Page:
Eliminate temptations. During study sessions, it can be very easy to lose focus. Do what you can to anticipate and minimize distractions and temptations to engage in other activities. Put your phone in another room, and silence notifications on your computer. Shut the door, put on headphones, or do whatever you can to remove distractions from other people. Do everything you can to eliminate distractions from your study environment, but don’t be too hard on yourself if you can’t create a completely distraction- and temptation-free environment.
Build in Accountability and Reinforcement
Recruit a Partner. An accountability partner knows your goals and holds you accountable for meeting them. Many people use accountability partners for fitness goals, but they can also help with meeting study goals. Sometimes, an accountability partner will help uphold a contingency you’ve set up. If you aim to finish studying before scrolling social media, your accountability partner might hang onto your phone until you’ve met the goal. Accountability partners can also provide social reinforcement or feedback. You could text your friend daily to report on your goals and receive praise or corrective feedback. Either way, accountability partners can help you take your goals to the next level.
Public Posting. Public posting is a self-management method similar to an accountability partner. A goal is posted in a public place in this form of self-management. This could be a physical location, like a library, or an electronic location, like social media. Junaid et al. (2021) successfully used public posting on social media to improve fitness levels, but similar methods could be used with study goals. Many groups on social media, like BOOST ABA Study and Support Community, are dedicated to exam prep, and these provide a great opportunity for students to post their goals and receive reinforcement or feedback on their progress!
“Section D and I are going to become best friends.”
Utilize technology. Not everyone loves having the social contingencies of an accountability partner, but there is an app for everything. Look to technology if you don’t want to recruit a friend, family member, or social media acquaintance to hold you accountable. Set limits for certain apps or websites, use notifications to remind you to study or find an app that allows you to earn rewards for staying off your phone. Technology can be a powerful temptation or an incredible partner on your study journey.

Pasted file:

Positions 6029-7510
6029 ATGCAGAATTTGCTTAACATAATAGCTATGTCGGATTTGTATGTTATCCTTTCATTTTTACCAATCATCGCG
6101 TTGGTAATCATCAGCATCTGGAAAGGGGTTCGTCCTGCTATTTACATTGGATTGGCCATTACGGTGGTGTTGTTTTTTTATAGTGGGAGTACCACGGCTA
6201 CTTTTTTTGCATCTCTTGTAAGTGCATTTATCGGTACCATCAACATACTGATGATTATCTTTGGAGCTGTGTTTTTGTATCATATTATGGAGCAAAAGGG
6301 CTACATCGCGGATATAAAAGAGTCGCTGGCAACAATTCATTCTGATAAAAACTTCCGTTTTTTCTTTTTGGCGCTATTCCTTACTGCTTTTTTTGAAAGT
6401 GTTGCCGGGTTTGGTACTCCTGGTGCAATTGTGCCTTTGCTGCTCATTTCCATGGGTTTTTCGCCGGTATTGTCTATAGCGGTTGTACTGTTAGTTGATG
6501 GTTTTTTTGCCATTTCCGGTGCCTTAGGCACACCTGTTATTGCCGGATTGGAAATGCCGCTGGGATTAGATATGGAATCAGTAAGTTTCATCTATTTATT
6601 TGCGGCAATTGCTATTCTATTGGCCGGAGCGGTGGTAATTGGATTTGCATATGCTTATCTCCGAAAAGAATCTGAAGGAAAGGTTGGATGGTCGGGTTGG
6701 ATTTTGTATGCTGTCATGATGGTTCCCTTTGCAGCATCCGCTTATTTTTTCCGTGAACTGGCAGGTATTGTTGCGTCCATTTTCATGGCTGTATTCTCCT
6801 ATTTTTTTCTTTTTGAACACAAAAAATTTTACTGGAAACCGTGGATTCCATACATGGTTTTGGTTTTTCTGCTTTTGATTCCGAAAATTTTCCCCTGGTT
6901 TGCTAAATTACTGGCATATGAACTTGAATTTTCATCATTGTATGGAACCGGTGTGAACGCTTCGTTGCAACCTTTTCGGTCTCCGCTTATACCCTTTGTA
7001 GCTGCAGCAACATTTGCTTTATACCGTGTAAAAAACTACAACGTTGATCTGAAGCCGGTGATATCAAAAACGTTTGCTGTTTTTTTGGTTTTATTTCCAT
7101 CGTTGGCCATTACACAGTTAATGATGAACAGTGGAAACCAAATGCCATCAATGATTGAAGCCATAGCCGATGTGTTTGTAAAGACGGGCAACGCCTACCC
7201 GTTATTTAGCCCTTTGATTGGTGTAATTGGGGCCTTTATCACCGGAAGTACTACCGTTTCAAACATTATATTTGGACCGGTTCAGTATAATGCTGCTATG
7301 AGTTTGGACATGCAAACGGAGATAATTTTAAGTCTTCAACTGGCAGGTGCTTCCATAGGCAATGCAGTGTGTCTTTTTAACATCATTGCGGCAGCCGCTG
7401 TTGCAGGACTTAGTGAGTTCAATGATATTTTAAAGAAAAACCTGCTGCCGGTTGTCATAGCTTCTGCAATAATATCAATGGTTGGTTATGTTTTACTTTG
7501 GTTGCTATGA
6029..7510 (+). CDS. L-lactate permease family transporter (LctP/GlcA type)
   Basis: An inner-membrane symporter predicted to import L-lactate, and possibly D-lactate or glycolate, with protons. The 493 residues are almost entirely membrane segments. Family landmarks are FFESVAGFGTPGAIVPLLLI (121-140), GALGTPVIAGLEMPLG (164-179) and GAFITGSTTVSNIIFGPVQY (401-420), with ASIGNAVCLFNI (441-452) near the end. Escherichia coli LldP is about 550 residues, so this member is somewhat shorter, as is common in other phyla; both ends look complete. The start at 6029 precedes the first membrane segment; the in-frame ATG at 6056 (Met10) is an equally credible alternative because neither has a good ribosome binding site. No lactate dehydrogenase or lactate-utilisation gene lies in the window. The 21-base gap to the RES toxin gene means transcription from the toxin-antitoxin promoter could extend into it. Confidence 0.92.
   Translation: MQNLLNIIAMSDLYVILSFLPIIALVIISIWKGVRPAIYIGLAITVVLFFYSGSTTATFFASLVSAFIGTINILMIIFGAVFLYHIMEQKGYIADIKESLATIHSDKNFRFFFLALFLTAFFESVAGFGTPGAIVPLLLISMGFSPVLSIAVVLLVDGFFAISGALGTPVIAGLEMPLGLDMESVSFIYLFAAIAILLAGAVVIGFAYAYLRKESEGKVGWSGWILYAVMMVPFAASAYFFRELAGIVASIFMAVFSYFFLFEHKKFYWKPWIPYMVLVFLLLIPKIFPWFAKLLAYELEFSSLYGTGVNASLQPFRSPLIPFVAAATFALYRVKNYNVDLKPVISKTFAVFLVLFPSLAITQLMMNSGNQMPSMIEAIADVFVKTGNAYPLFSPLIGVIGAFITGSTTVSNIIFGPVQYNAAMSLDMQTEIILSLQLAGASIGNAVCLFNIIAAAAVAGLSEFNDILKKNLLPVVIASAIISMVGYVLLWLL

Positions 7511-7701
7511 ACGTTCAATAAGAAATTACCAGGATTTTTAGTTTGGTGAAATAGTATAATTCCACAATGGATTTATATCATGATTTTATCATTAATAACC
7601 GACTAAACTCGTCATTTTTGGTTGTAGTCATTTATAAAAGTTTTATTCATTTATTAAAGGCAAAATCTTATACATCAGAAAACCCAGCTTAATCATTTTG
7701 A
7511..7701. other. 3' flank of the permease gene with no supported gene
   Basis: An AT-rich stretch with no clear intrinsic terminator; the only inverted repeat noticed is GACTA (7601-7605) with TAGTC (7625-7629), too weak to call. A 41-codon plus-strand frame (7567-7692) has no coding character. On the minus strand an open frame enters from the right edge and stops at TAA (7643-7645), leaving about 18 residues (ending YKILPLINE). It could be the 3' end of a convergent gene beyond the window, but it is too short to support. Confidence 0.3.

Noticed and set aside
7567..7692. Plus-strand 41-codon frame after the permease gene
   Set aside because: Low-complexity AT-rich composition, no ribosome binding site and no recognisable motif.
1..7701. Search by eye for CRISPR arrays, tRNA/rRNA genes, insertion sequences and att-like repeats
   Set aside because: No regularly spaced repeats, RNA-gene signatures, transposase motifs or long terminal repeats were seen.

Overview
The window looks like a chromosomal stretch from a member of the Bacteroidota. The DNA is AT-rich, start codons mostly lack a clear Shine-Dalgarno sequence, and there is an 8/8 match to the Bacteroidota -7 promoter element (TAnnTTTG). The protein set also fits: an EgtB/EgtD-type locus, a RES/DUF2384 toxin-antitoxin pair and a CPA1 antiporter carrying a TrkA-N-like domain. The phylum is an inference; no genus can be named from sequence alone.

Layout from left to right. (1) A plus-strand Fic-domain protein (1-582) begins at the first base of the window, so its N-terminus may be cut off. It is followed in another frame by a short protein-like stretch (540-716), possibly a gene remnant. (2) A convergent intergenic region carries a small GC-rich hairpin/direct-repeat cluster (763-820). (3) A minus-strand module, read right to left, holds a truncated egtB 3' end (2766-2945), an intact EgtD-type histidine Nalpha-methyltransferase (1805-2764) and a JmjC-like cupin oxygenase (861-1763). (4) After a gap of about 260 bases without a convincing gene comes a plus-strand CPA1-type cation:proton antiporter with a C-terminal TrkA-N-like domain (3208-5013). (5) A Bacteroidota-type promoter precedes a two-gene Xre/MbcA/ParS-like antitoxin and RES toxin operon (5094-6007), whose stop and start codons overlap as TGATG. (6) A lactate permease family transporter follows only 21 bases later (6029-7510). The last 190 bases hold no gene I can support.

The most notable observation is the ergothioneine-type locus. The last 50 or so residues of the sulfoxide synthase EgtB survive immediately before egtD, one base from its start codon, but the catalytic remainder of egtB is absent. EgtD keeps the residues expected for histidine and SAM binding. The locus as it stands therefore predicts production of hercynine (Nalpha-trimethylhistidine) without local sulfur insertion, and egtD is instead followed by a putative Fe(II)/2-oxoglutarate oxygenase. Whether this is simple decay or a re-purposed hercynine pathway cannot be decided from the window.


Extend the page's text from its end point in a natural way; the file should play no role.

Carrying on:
“I love self-management, but I hate having an “accountability partner,” and I never use this method personally.”
Track your progress. Collecting data on your progress is a great way to keep moving forward on your study goals. If you’ve followed our outlined steps, you already have baseline data. What good is baseline data if you don’t continue collecting data? This is a great way to practice your skills. Imagine you’ve been trying to study and feel like you’re not progressing. If you’ve been graphing your fluency, recall, etc., you’ll have the data to make changes. Maybe certain strategies worked when you studied philosophical underpinnings, but they aren’t working for concepts and principles. Time to try something else!
“I love graphing my progress as part of my self-monitoring. It’s so motivating and pretty!”
Preparing for the certification exam can be a long process. The other benefit of tracking your progress is seeing how far you’ve come. It’s easy to become discouraged when the exam feels so far off, or you aren’t meeting your goals. The ability to look at a graph and view your progress provides reinforcement on those long, hard days. When you need an extra boost, you can use tracking your progress in addition to an accountability partner, public posting, or another method to create the contingencies to keep moving toward your exam-prep goals.
Build in Additional Reinforcement for Meeting Goals
Along with social reinforcement contacted via public posting or from your accountability partner, increased performance (scores) will also likely reinforce your studying behavior. However, especially in the beginning, you may need to build in reinforcement for meeting studying and performance goals. Do you have a favorite treat? Is scrolling social media your favorite pastime? Maybe you have a favorite book or TV show. Allow access to these preferred stimuli after meeting a study or performance goal. It’s not lazy; it’s providing reinforcement!
Adjust to Real Life
Get a baseline measure. Plan your time. Make a plan. Build supports. Easy, right? Wrong! No matter how you slice it, studying for a high-stakes exam is not a walk in the park. It takes time, dedication, resources, and support. Most students are juggling competing contingencies and responsibilities. We can provide suggestions, but it is up to you to figure out how to best shape your environment to support the behavior that will lead you to your goals. What works for one person may not work for another. The support that student A has won't be the same as the support for student B. Each of you will need to assess your own needs, your own supports, and the specific contingencies in your own environment. Life may get in the way. You may have to revise your goals. That is okay! Needing to adjust your goals does not make you a bad student. This is your path, your story, your goals. Be kind and flexible with yourself while also being accountable to you.
You Managing You
Effective exam prep requires stepping back and viewing yourself as the client. Assess, make a plan, set up the environment to support the behavior you want to see; collect data, incorporate reinforcement, and revise the plan as needed. All of these are steps that we would follow with a client. They are no less important to our self-management for BCBA exam prep. It isn’t always easy, but using self-management techniques can help you make the most of your time and optimize your exam-prep efforts.